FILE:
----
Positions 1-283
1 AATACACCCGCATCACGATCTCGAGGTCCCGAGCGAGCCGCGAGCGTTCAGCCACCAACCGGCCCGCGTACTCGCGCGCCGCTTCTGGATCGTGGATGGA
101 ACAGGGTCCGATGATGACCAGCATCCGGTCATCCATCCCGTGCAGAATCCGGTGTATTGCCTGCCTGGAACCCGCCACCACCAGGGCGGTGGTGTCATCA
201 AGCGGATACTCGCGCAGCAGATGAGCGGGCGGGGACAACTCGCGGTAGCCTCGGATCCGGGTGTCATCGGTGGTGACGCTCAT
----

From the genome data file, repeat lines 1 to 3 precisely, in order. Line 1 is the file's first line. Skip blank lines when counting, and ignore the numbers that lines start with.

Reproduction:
Positions 1-283
1 AATACACCCGCATCACGATCTCGAGGTCCCGAGCGAGCCGCGAGCGTTCAGCCACCAACCGGCCCGCGTACTCGCGCGCCGCTTCTGGATCGTGGATGGA
101 ACAGGGTCCGATGATGACCAGCATCCGGTCATCCATCCCGTGCAGAATCCGGTGTATTGCCTGCCTGGAACCCGCCACCACCAGGGCGGTGGTGTCATCA